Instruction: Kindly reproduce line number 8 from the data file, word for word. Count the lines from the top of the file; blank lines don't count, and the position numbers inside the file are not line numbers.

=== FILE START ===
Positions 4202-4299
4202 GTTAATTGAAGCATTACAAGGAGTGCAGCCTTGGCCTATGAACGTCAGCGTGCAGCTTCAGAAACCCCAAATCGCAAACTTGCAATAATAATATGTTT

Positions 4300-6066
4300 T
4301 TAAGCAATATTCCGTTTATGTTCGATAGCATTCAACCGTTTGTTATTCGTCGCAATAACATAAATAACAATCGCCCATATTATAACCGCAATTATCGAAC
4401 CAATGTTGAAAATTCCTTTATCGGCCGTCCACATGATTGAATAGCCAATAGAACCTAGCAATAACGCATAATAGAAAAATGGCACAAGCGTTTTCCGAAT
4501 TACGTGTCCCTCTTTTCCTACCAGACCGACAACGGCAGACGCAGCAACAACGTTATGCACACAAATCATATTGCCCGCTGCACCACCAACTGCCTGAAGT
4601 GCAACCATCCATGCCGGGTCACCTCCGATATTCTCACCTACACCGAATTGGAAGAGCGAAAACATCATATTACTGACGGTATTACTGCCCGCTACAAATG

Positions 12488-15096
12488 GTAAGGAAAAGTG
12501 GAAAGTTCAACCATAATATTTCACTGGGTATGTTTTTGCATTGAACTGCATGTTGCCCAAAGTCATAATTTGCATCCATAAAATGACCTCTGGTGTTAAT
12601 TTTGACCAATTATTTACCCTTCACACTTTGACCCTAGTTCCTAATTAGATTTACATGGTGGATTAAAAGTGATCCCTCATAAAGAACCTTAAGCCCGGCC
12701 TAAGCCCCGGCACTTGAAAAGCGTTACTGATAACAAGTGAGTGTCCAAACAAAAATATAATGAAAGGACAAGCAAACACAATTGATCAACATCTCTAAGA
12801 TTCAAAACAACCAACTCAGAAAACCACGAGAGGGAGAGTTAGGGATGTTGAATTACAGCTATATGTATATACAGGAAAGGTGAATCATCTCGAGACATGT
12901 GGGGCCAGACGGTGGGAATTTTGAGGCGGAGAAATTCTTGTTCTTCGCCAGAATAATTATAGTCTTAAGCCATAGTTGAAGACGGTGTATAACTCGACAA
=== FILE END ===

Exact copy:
4601 GCAACCATCCATGCCGGGTCACCTCCGATATTCTCACCTACACCGAATTGGAAGAGCGAAAACATCATATTACTGACGGTATTACTGCCCGCTACAAATG